Having tested the water at Scotlandâ€™s only MG outlet, it seemed only right to look into the arrival and progress of Great Wall.Â Â At least as far as vehicles on British streets goes, this is the other big Chinese automotive story here.Â Despite only going on sale at the end of April 2012, the Steed pickup had, by the end of the year, clocked up 476 registrations.Â If the 400 MG6s supplied to Avis are not counted, thatâ€™s 96 units more than MG Motor UK.Â GW have also exceeded Proton and Peroduaâ€™s combined registrations, and are snapping at the heels of Infiniti, who registered 530 cars and SUVs in 2012.
Great Wallâ€™s newest Scottish dealership only opened at the beginning of this year.Â For the record, the nation now has eight GW outlets, seven more than MG Motor can muster.Â Most are in rural areas, which makes eminent strategic sense, but this one is deep in the bosom of Glasgowâ€™s north western suburbia.Â Â The Great Wall facia has appeared, large and well-lit, over the premises of a well established dealer in high-end cars.Â I show some interest in the Steed S on show outside, and am able to talk to the proprietor at some length.
Itâ€™s too early to say how it will go, but the signs are promising.Â Heâ€™s impressed with the product, well-made and well-equipped even in entry level S specification.Â With a 2 litre DOHC 16 valve direct injection diesel of Isuzu ancestry, driving through a six speed gearbox, the Steed is no back-marker in the technology race. Â Of even greater importance, prices are a good Â£7000 less than anything comparable from Toyota, Mitsubishi, or Isuzu.
I ask if thereâ€™s any plan to offer more downmarket versions, 2WD single cabs for example.Â It seems not.Â My impression is that GW are deliberately steering away from the â€œthrowaway plant itemsâ€ market which at Tata aimed their Loadbeta many years ago.Â The Steed SE demonstrator is out on an extended test drive.Â The black S on the forecourt has been tricked out with 22â€ alloy wheels and chunky chrome roll-bars and running boards, â€œto get the young people interestedâ€.Â Not to everyoneâ€™s taste, but I realise Iâ€™m talking to a man who has a very sound understanding of his demographic.Â He reckons thereâ€™s potential in the â€œrich kidsâ€™ toyâ€ business, and there are plenty such people in the locality.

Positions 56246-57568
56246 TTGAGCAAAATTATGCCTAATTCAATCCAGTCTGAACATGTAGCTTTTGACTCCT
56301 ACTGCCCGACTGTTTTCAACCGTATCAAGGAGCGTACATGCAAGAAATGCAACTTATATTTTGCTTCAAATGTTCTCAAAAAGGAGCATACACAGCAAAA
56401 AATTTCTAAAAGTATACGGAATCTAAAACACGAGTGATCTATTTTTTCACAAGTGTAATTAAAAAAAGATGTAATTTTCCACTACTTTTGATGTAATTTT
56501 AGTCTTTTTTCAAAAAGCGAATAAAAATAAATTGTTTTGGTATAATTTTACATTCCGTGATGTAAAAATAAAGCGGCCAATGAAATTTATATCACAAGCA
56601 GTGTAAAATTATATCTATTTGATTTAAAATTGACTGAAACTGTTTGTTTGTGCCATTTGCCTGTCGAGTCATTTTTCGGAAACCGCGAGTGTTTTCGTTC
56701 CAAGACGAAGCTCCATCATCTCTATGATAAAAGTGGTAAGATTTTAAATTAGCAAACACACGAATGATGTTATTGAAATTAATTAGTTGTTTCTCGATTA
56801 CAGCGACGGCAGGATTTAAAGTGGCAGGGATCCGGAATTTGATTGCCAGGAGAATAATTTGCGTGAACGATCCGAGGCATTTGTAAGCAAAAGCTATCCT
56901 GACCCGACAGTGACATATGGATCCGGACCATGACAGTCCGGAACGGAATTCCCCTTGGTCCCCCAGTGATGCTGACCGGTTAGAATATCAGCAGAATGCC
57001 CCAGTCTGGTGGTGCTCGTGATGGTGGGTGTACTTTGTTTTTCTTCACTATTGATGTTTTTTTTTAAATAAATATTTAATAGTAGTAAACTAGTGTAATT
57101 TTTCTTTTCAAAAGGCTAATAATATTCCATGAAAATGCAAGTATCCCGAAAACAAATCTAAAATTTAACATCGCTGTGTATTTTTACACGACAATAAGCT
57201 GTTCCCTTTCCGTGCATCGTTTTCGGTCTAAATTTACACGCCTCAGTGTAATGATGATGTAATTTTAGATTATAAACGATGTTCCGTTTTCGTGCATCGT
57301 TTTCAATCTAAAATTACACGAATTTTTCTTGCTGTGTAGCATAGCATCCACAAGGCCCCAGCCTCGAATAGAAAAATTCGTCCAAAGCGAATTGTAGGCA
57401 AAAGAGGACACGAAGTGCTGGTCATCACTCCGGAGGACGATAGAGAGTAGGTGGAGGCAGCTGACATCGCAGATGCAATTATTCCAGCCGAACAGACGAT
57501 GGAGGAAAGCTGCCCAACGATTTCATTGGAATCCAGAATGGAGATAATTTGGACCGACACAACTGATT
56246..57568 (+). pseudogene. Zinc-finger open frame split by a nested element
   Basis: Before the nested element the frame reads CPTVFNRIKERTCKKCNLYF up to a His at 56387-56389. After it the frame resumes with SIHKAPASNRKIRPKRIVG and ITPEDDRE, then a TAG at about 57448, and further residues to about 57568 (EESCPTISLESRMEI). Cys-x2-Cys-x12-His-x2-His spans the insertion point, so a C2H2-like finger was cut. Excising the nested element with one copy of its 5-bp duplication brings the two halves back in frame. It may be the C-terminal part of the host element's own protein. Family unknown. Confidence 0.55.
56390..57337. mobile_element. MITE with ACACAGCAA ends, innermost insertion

I ask about what else is on the way, mentioning the H6 SUV Iâ€™ve seen on the website.Â No launch date has been confirmed yet, but itâ€™s months rather than years.Â It will be a 2 litre diesel, pitched against the Honda CR-V in size, but considerably lower priced.Â Bigger SUVs are likely to follow, up to X5 / XC90 size.Â I didnâ€™t even raise the matter, but was told that IM had no plans to bring in the small cars, so no Voleex, Florid or Coolbear.Â The UK passenger car market at the moment is not only turbulent, but also far too crowded and unprofitable.
I mention MGâ€™s tribulations in passing, and was told â€“ to my surprise – that his company came very close to taking on the franchise around two years ago, but baulked at the Â£500,000 investment in premises MG expected.Â International Motors, the GW importer, are more realistic, and have been very supportive in starting up the franchise.
The involvement of IM is likely to be hugely significant to Great Wallâ€™s progress in the UK. They built up an enormously successful business importing and distributing Subaru, Daihatsu and Isuzu, rather offbeat marques, but with competent, well-engineered products.
The Sterling / Yen exchange rate has dealt IM a heavy blow, and Great Wall is part of their fightback strategy.Â As my garage proprietor said, â€œitâ€™s early days yetâ€, but the auspices look far better than those for MG.Â The big difference is that whereas MG Motor UKâ€™s prime purpose is to fly a flag, IM have to make profits, and that means volume and a strategy for growth.